From BGSU OFFICE OF MARKETING & COMMUNICATIONS April 6 — Academy Award-winning actress Eva Marie Saint will attend a special showing of “The Trip to Bountiful,” the 1953 television production she starred in with Lillian Gish, at 7:30 p.m. in the Gish Film Theater at BGSU’s Hanna Hall. Gish and Saint reprised their roles on Broadway the following year, earning Saint the Drama Critics Award and the Outer-Circle Critics Award. Following the screening, Saint, a BGSU alumna, will discuss her career and her work with Gish. Free   April 6 — World Percussion Night will feature multiple drumming styles, including performances by the Taiko and Steel Drum ensembles from the College of Musical Arts. Advance tickets are $7 for students and $10 for other adults; tickets the day of the concert are, respectively, $10 and $13. Tickets can also be purchased at bgsu.edu/arts. For more information, call the box office between noon and 6 p.m.weekdays at 419-372-8171. The performance will begin at 8 p.m. in Kobacker Hall, located in the Moore Musical Arts Center. April 11 — The Faculty Artist Series presents Matthew McBride-Daline on the viola. Since his debut in Carnegie Hall, McBride-Daline has performed worldwide as a viola soloist. An avid chamber musician, he has performed at numerous international festivals including the Banff Center for the Arts, Verbier Academy, the Music Academy of the West, the New York String Orchestra Seminar and Sarasota Music Festival. His performance will begin at 8 p.m. in Bryan Recital Hall, located in the Moore Musical Arts Center. Free April 12 — Continuing its focus on exile and migration, the International Film Series presents “Balseros (Rafters)” (2002, Spain, 120 minutes, directed by Carles Bosch and Josep Maria Domenech), with an introduction by Dr. Pedro Porbén from the Department of World Languages and Cultures, Latin American Studies. Filmed in Cuba, Guantanamo Bay and the United States, this transnational film gives insight into the “human adventure of people who are shipwrecked between two worlds.” The award-winning documentary tracks the lives of Cubans who fled Cuba by raft during the economic depression of the so-called “Periodo especial” in the early 1990s. The screening will begin at 7:30 p.m. in the Gish Film Theater, located in Hanna Hall. Free April 12 — Jazz Lab Band 2 will give a performance at 8 p.m. in Kobacker Hall at the Moore Musical Arts Center. Advance tickets are $7 for students and $10 for other adults; tickets the day of the concert are, respectively, $10 and $13. Tickets can also be purchased at bgsu.edu/arts. For more information, call the box office between noon and 5 p.m. weekdays at 419-372-8171. April 13 — BGSU doctoral candidates in music perform in response to specific works of art as part of “Ear | Eye: Listening and Looking,” a partnership between the College of Musical Arts and the Toledo Museum of Art. An exploration of the relationship of contemporary music and art, each performance is followed by discussion. The event will begin at 7 p.m. at the Toledo Museum of Art, 2445 Monroe St., Toledo. Free April 13 — The International Film Series presents “Ali: Angst essen Seele auf (Ali: Fear Eats the Soul)” (1974, West Germany, 93 minutes, directed by Rainer Werner Fassbinder), with an introduction by Dr. Christina Guenther from the Department of World Languages and Cultures, Germany. One of Fassbinder’s masterpieces, this award-winning drama explores the unusual love affair between a young Moroccan guest worker and an elderly German cleaning lady…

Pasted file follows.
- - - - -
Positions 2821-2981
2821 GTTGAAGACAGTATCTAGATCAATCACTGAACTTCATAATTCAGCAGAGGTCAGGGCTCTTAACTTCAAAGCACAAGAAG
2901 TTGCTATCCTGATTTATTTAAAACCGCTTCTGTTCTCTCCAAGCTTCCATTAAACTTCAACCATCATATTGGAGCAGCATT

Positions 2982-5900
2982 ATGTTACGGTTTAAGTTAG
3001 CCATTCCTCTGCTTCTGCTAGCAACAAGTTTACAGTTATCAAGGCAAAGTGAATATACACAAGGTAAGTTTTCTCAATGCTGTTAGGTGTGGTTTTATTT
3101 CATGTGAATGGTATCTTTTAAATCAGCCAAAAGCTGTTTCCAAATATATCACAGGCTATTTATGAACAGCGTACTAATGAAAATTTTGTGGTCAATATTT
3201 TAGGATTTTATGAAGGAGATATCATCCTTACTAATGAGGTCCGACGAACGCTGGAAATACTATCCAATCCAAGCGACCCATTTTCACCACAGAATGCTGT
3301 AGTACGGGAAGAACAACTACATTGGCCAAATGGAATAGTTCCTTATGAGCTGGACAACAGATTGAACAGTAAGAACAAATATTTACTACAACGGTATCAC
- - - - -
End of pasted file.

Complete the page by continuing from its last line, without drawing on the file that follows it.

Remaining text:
Bob Hastings: Keep Black Swamp Players afloat, & reconsider water tower theater